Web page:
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       The Automobile Girls at Palm Beach; Or, Proving Their Mettle Under Southern Skies, p.1

          
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The Automobile Girls at Palm Beach; Or, Proving Their Mettle Under Southern Skies


  Produced by Roger Frank and the Online DistributedProofreading Team at https://www.pgdp.net

  The Girls Sat On the Broad Piazza.]

  THE AUTOMOBILE GIRLS AT PALM BEACH

  OR

  PROVING THEIR METTLE UNDER SOUTHERN SKIES

  By

  LAURA DENT CRANE

  Author of The Automobile Girls at Newport, The Automobile Girls in the Berkshires, The Automobile Girls Along the Hudson, The Automobile Girls at Chicago, etc.

  Illustrated

  PHILADELPHIA

  HENRY ALTEMUS COMPANY

  Copyright, 1913, by

  Howard E. Altemius

  PRINTED IN U. S. A.

  CONTENTS

  I. The Land of Dreams 7 II. A West Indian Squall 21 III. The Fair Unknown 32 IV. The Compact 43 V. The Daughter of Mrs. De Lancey Smythe 51 VI. The Countess Sophia 64 VII. Tea in the Cocoanut Grove 75 VIII. The Warning 87 IX. A Case of Mistaken Identity 95 X. The Secret Signals 105 XI. Wheels Within Wheels 113 XII. Maud Refuses to Be Rescued 123 XIII. A Surprise Party 132 XIV. The Plot Thickens 147 XV. Caught Napping 154 XVI. Welcome and Unwelcome Guests 166 XVII. The Midnight Intruder 179 XVIII. The Water Fete 189 XIX. Red Dominos 200 XX. Conclusion 204

  The Automobile Girls at Palm Beach

  CHAPTER I

  THE LAND OF DREAMS

  "I don't believe anything could be more lovely than this," exclaimedMollie Thurston, leaning back in a wicker chair on the piazza of one ofthe largest hotels at Palm Beach.

  "Right you are!" replied her friend, Ruth Stuart, as she gazed acrossthe still blue waters of Lake Worth dotted with pleasure boats. "I can'tdecide whether I should like to ride in the automobile, or sail, or justsit in the cocoanut grove and listen to the music. Life seems so easyunder a blue sky like this, and there are so many things to do that itis hard to make a choice."

  "What do people usually do at this hour?" Grace Carter asked. "A woman Italked with on the train told me there was a programme of amusements forevery hour at Palm Beach."

  "Well, my dear, you have only to gaze about you and see for yourself. Itis now high noon," answered Ruth, consulting her watch.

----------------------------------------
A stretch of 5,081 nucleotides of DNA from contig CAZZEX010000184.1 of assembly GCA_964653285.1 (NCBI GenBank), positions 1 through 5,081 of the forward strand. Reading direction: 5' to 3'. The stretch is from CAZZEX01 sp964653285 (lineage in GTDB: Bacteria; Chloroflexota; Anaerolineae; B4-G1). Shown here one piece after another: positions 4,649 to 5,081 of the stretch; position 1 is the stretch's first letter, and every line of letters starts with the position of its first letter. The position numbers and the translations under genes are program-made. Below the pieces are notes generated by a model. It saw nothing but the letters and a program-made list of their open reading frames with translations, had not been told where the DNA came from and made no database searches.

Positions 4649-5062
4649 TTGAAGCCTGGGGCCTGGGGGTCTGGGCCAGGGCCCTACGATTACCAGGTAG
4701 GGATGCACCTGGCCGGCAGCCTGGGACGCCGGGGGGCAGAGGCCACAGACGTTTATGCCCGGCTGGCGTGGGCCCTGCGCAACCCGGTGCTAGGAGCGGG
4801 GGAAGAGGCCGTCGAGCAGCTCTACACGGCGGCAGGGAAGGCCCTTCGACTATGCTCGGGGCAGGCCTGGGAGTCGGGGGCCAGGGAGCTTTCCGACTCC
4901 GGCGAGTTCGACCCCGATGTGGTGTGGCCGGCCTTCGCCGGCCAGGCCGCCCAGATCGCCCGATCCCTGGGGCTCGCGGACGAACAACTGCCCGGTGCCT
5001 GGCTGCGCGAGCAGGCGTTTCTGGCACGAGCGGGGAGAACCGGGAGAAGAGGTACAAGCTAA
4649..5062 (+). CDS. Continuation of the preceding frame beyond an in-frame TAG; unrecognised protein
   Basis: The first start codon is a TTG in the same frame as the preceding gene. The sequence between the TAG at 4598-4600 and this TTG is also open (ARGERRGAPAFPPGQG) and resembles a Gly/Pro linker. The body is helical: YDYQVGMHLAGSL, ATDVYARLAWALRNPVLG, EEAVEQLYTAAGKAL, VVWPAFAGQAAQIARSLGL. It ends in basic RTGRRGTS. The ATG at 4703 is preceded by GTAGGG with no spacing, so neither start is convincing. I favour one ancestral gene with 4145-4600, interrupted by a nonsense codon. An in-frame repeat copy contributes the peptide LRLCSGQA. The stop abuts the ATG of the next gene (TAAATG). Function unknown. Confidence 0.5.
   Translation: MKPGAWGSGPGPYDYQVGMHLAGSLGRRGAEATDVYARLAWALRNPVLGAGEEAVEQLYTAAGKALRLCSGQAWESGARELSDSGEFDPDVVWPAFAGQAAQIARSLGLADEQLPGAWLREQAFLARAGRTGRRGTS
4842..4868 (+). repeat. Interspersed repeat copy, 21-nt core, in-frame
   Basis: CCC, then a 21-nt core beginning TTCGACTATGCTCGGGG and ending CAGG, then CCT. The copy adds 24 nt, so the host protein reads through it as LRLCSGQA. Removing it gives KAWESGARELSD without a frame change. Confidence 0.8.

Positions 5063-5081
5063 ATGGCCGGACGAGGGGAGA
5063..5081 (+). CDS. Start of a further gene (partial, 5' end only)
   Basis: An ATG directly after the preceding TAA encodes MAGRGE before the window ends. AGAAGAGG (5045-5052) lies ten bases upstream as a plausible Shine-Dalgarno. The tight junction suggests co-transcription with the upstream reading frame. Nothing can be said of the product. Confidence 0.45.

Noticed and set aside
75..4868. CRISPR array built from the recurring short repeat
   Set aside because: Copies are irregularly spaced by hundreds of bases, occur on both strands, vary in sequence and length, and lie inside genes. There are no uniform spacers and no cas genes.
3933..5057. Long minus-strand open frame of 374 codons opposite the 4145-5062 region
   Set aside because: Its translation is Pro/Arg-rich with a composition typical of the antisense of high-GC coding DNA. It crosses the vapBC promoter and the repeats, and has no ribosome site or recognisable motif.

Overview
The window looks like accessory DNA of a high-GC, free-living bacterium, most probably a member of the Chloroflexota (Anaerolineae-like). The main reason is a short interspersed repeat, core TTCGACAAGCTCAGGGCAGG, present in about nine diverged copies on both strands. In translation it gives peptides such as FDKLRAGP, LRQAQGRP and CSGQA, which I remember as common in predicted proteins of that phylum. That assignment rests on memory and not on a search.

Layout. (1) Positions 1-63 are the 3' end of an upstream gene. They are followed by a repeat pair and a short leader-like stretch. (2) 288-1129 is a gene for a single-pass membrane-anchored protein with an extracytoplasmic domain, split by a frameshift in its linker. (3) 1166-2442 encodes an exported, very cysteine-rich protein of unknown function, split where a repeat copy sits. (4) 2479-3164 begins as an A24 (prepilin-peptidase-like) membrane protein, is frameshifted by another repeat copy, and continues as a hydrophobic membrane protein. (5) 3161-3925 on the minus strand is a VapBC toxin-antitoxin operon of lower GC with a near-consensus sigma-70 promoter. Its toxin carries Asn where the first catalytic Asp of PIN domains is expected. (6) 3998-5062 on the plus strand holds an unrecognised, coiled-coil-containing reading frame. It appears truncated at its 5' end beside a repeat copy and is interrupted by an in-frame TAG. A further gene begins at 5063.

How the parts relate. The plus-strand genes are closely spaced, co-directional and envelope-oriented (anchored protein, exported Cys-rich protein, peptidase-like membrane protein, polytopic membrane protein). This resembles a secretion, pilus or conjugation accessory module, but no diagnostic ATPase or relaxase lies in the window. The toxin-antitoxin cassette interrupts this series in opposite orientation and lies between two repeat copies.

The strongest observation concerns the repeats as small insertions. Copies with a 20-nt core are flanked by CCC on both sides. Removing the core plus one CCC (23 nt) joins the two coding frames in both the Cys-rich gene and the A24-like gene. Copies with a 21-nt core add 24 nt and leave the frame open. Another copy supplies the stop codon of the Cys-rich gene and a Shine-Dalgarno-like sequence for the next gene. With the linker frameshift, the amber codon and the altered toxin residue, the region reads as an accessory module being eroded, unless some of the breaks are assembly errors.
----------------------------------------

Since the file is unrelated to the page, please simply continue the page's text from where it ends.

Grace glanced quickly about her. All along the broad piazza, and underawnings on the lawn, a gay company of men, women and young people weresipping delicious iced fruit drinks in tall, thin glasses.

  "It is undoubtedly the witching hour for pineapple lemonades," saidRuth. "And we must be in the fashion immediately. Papa," she called toher father, who was immersed in the pages of a New York newspaperseveral days old, "you are not doing your duty by us. We are gettingawfully thirsty."

  Mr. Stuart, clad in white, and looking the picture of comfort, smiledlazily over his paper at his daughter. "Order what you like, my dear. AmI not always at the command of the 'Automobile Girls'? What do you wish,little lady?" he asked, turning to Barbara Thurston, who had been lostin a day-dream and had heard nothing of the conversation.

  "I haven't any wish," responded Barbara. "I am too happy to be troubledwith wishes."

  "Then suppose I wish for you, Bab?" suggested Ruth. "Go back to your ownsweet dreams. I'll wake you when the wish comes true."

  Presently the four girls were sipping their fruit lemonades like therest of the world at Palm Beach. On the breeze the sound of music waswafted to them from a morning concert in the distance.

  "Where is Aunt Sallie?" Ruth suddenly asked, again interrupting herfather's reading. "This place has bewitched me so that I have forgotteneven my beloved aunt. This is the land of dreams, I do believe. We areall spirits from some happy world."

  "Here comes your spirit aunt," returned Mr. Stuart, smiling. "She hasevidently been spirited away by some other friendly spirits."

  The girls laughed as they saw the substantial figure of Miss SallieStuart strolling down the piazza. She was walking between two otherpersons, one a tall, middle-aged man with dark hair slightly tinged withgray, the other a young woman. They were all three talking animatedly.

  "Girls, look!" exclaimed Ruth, in suppressed excitement. "Aunt Sallie iswith that Maud Warren. You remember we met her at Lenox, Bab, and shetried to ride you down in the famous race. Delightful creature--to keepaway from." Ruth gave a contemptuous sniff, then added. "That nicelooking man must be her father."

  "She looks as haughty as ever, and then some more," said Mollieaggressively.

  The girls giggled softly, then straightened their faces for the trio wasalmost upon them, and it was not safe to indulge in furtherconversation.

  After seeing that his charges were supplied with lemonade, Mr. Stuarthad returned to his paper.

  "Robert," broke in Miss Sallie's dignified voice, "this is Mr. Warrenand his daughter Miss Warren. They----"

  But at the first word Mr. Stuart had risen and the two men wereenthusiastically shaking hands.

  "Why, Warren," exclaimed Mr. Stuart, "I had no idea that you were inthis part of the world. The last time I saw you, you were ranching outin Idaho."

  "Quite true," replied Mr. Warren, smiling, "but that was ten years ago.A great many things have happened since then." He sighed and looked outover the blue lake. "Mrs. Warren died the next year," he said slowly."Maud and I are alone."

  "I am deeply sorry to hear of your great loss," sympathized Mr. Stuartand his fine face saddened. He too had known that loss.

  Turning to Maud who had been exchanging rather distant greetings withthe four girls, he said pleasantly. "So this is Maud. She was a littlegirl in short dresses when last I saw her. How these children do growup."

  Maud smiled frigidly and for the fraction of a second allowed her handto touch that of Mr. Stuart. "One must grow up some time, you know," shemurmured.

  "I should like to stay eighteen forever," exclaimed Ruth, withenthusiasm.

  "Would you indeed?" remarked Maud Warren, raising her eyebrows. "Howodd!"